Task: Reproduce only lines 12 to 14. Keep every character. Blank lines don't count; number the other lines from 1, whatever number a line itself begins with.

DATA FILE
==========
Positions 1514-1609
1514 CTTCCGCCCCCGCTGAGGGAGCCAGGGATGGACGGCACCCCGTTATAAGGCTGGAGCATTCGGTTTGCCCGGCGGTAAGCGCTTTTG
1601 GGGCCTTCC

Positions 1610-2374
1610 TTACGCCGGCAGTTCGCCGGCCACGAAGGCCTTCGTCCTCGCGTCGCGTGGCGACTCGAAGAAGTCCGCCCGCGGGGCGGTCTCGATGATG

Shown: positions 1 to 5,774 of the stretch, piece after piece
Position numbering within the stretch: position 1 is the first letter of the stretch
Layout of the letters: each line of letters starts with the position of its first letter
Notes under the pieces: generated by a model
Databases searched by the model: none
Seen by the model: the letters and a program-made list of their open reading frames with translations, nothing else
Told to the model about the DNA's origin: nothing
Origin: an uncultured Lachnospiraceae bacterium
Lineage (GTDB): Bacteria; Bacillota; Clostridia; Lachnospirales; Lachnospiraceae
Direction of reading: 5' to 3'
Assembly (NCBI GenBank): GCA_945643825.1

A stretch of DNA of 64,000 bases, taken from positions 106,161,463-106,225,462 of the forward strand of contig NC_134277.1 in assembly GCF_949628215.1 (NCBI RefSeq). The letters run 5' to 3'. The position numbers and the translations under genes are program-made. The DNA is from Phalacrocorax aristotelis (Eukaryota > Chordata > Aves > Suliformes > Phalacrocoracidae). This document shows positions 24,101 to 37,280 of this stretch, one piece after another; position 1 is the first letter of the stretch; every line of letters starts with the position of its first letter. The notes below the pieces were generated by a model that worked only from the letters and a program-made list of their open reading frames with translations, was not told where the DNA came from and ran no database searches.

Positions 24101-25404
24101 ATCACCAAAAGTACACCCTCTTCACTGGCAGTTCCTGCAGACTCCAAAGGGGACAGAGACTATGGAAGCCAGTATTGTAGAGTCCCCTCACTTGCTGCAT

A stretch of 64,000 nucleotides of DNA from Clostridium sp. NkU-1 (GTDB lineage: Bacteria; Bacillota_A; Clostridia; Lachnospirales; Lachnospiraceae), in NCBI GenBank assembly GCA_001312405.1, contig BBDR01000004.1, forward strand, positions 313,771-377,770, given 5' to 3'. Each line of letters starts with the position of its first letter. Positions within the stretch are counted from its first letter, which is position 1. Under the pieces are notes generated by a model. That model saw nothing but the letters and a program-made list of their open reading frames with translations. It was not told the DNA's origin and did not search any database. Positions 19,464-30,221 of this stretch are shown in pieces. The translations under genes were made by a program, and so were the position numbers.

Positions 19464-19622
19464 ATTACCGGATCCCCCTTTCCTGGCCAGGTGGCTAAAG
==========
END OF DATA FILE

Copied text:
Told to the model about the DNA's origin: nothing
Origin: an uncultured Lachnospiraceae bacterium
Lineage (GTDB): Bacteria; Bacillota; Clostridia; Lachnospirales; Lachnospiraceae